NATO preparing for massive military exercises
Tens of thousands of troops from NATO and its European allies are gearing up for a series of military exercises that Britain is calling one of the “largest shared deployments since the Cold War”. The exercises, backed by aircraft, tanks, artillery and armoured assault vehicles, will take place in Finland, Poland, North Macedonia and along the Estonian-Latvian border. They will include troops from NATO and the Joint Expeditionary Force, which includes non-NATO members Finland and Sweden. “The security of Europe has never been more important,” UK Defence Secretary Ben Wallace said Friday. “These exercises will see our troops join forces with allies and partners across NATO and the Joint Expeditionary Force in a show of solidarity and strength in one of the largest shared deployments since the Cold War.” Meanwhile, Russian Foreign Minister Sergei Lavrov Al Arabiya TV, “Moscow does not feel at war with NATO”. He said if this was the case, “this would be a step that would increase the risks of a nuclear war – which cannot be allowed”.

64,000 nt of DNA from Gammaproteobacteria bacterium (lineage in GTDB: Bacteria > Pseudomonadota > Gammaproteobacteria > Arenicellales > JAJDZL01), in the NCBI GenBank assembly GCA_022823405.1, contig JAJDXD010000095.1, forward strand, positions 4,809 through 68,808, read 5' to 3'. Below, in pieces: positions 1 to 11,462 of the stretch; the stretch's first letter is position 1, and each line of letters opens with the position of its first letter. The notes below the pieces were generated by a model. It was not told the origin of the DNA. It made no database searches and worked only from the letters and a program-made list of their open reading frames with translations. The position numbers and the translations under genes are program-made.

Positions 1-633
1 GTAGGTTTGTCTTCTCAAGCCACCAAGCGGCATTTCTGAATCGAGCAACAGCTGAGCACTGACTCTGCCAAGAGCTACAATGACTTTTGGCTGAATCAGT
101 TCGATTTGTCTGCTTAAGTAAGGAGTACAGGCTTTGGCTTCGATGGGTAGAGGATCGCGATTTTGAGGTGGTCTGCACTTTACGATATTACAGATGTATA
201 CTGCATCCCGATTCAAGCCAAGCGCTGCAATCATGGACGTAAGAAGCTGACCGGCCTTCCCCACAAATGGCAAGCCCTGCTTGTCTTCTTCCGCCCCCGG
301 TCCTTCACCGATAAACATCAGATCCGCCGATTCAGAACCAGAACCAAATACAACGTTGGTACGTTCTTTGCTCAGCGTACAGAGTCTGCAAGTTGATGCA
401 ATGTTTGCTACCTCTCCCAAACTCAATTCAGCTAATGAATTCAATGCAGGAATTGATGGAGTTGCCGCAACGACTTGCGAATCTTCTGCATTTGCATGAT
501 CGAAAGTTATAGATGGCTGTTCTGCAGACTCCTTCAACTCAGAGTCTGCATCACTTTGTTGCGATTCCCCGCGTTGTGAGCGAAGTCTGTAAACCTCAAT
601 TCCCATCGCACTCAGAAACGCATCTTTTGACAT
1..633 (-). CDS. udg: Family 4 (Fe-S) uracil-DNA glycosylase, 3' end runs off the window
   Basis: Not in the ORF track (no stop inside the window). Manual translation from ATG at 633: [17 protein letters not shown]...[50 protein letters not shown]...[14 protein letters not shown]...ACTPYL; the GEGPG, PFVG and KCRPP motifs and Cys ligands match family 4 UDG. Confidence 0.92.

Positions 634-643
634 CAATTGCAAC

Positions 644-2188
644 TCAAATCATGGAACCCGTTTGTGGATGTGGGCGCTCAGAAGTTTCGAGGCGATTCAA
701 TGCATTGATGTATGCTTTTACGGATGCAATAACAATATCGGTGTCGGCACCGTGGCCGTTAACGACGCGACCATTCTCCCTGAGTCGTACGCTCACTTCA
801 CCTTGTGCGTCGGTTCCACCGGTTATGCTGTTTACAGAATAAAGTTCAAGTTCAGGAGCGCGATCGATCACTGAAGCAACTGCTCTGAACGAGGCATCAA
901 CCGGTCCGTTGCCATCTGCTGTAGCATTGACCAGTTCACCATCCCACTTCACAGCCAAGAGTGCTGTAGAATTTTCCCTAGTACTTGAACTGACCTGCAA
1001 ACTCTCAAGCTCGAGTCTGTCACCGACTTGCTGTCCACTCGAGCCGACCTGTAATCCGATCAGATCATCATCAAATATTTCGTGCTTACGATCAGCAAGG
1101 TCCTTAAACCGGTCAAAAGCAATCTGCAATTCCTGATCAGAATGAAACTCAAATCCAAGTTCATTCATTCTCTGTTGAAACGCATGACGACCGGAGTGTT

Moscow increases pressure on Kharkiv